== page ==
‘Sandwich-housing’ plan will harm Macau’s private property market
Macau’s government is considering the launch of a “sandwich-class” housing scheme to fill the gap between public housing and private housing, and to provide the territory’s residents with a new path to property ownership.
The idea arose from the concept of “staircase housing”, proposed by Macau Chief Executive Ho lat Seng in his 2020 policy address to describe the various tiers of the property market: social housing, economic housing, sandwich-class housing, apartments for the elderly and private buildings. The concept is an attempt to define market segments according to people’s differing needs and purchasing behaviours, in order to solve residential housing problems.
A “sandwich home” is positioned as a private property, larger and better configured than an economic home, whose price lies between the price of an economic home and the price of a private property. A sandwich home could be sold on the private property market after a set number of years.
Macau’s government has already publicly consulted on a sandwich-class housing programme, seeking a consensus on the definition of “sandwich class”, and determining application eligibility, pricing and lock-up periods.
The consultation text includes two proposed definitions of prospective sandwich-class homeowners. The first comprises residents whose income exceeds the upper limit for eligibility to apply for economic housing, and it takes into account those whose applications for economic housing rank further down the waiting list for such housing. The second comprises those whose income level exceeds the upper limit beyond which they are ineligible to apply for economic housing, and stipulates that applications for economic and sandwich housing cannot overlap.
The minimum monthly income of sandwich-housing applicants could be only 50% lower than, 20% lower than, or the same as the current monthly income ceiling for eligibility for economic housing. The monthly income ceiling for eligibility for sandwich housing could be higher than the current monthly income limit for eligibility for economic housing by only 10%-20%. At present, the monthly income limit for eligibility for economic housing for a family of two or more people is $77,820. As it stands, this limit captures more than 80% of the families in Macau who have the means to buy private properties.
According to figures from Macau’s Statistics & Census Service, as of the end of 2019, there were 234,059 completed residential buildings in Macau, including private buildings, economic housing and social housing. Among these, 182,827 were private buildings, 36,963 were economic housing, and 14,269 were social housing.
According to the government’s plan, there will be 28,000 public housing units in the Macau New Urban Zone A and 6,500 public housing units in Wei Long. Social housing units under construction and elderly people’s apartments currently being built will also be gradually supplied to the market, totalling nearly 40,000 public housing units. According to statistics from Macau’s Land, Public Works and Transport Bureau, there are more than 10,000 private housing units under construction or for which construction is planned, meaning that more than 50,000 residential units will be supplied in the future. At present, there are fewer than 200,000 family groups in Macau, but nearly 230,000 units. It is estimated that in 2040, the territory will have 40,000 more family groups. In addition, the government has reclaimed more than 80 pieces of idle land. Although not all of it will be used for housing construction, this land is sufficient for the purpose.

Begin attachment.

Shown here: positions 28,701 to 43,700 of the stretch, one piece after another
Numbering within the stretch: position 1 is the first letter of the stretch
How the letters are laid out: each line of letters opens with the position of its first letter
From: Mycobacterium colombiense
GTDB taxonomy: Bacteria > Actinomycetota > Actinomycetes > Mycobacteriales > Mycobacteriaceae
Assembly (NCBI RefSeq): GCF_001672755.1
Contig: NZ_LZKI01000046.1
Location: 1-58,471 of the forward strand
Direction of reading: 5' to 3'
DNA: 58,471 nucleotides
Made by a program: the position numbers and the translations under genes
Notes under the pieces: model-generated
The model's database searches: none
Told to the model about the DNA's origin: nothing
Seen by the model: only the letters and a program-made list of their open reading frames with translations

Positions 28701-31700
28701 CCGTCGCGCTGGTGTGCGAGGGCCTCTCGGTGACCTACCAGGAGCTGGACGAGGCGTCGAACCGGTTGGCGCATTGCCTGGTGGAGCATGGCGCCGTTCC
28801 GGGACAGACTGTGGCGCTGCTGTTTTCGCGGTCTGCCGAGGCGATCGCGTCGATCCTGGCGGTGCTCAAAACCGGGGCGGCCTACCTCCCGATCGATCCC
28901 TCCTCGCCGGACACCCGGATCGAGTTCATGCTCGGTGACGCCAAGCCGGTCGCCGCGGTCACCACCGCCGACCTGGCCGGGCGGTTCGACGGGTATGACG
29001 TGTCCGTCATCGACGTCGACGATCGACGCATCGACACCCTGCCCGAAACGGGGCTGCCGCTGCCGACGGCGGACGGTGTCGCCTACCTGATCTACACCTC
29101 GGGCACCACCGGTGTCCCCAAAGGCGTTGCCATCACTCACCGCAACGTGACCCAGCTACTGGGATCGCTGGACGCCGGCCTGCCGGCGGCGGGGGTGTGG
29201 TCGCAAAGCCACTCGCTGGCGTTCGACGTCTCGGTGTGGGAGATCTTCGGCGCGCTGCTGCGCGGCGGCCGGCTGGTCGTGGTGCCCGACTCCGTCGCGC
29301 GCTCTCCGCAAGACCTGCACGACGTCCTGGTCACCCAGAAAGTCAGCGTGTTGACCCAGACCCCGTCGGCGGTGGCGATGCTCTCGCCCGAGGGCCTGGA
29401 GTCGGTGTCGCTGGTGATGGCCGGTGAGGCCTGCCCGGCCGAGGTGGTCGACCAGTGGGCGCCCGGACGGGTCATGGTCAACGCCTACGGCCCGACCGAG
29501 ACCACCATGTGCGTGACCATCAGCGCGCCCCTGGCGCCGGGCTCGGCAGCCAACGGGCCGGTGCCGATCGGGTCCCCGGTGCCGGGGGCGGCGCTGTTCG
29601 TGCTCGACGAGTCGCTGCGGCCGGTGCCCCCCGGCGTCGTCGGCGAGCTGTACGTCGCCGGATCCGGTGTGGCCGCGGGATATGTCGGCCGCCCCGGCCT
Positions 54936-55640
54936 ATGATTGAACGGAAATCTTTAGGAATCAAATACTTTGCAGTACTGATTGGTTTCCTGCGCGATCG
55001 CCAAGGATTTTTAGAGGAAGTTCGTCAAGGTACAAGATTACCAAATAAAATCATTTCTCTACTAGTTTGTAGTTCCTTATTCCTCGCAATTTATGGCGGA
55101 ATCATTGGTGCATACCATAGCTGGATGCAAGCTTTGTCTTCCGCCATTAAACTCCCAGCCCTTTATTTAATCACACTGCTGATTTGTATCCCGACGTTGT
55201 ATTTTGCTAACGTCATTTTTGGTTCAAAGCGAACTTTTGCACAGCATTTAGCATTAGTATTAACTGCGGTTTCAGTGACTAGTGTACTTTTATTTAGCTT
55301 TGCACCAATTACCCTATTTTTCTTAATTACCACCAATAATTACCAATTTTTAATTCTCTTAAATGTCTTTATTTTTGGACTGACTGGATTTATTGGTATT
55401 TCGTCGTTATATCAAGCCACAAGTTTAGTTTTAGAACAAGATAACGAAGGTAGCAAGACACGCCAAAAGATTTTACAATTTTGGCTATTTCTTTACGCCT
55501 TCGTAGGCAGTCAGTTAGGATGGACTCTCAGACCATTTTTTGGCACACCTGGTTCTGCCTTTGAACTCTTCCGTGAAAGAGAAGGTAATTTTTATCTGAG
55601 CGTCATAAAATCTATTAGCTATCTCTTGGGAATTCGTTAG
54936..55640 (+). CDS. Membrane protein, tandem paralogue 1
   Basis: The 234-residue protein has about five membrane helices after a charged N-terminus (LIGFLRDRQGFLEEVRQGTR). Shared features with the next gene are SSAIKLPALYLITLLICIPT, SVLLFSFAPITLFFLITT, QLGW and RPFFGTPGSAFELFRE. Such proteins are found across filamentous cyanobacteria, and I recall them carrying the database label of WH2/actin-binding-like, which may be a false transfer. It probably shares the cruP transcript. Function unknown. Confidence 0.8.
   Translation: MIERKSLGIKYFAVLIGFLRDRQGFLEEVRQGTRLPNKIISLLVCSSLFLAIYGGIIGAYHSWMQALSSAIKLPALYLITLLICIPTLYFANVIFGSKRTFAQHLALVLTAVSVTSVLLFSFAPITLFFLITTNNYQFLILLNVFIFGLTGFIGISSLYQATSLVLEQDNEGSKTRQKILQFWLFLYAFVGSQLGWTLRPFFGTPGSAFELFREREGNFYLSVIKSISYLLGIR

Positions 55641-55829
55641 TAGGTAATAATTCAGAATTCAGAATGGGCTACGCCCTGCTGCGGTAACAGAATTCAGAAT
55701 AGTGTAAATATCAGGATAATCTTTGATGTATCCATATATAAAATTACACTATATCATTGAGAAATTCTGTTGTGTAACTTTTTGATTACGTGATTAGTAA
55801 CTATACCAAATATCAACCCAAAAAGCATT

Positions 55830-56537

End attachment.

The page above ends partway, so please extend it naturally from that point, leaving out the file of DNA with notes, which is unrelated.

Our company believes that if Macau’s government launches sandwich-class housing, a re-drafting of applicable laws will be necessary, requiring a great deal of time and entailing significant administrative costs. Additionally, it remains unknown whether such a scheme can meet policy expectations. Sandwich housing will complicate Macau’s property market, although whether it impacts property prices, as such, will depend on specific pricing and other arrangements. However, if the government itself becomes a developer, it will inevitably compete with private developers, impacting the private market. If a sandwich-class housing plan is formulated, it would be best drawn up to optimise the existing conditions for public housing applications. Macau is a geographically small territory, and the simpler the legal system around housing, the better.
Moreover, after the government advanced the concept of sandwich-class housing, some older property owners began to worry that its advent would impact their property prices in the future. The hope is that – if the government introduces the new policy – it will make consideration of Macau’s 230,000 small-property owners a priority. If their rights are affected due to the launch of sandwich-class buildings, problems will arise, and their impact will not be able to be ignored.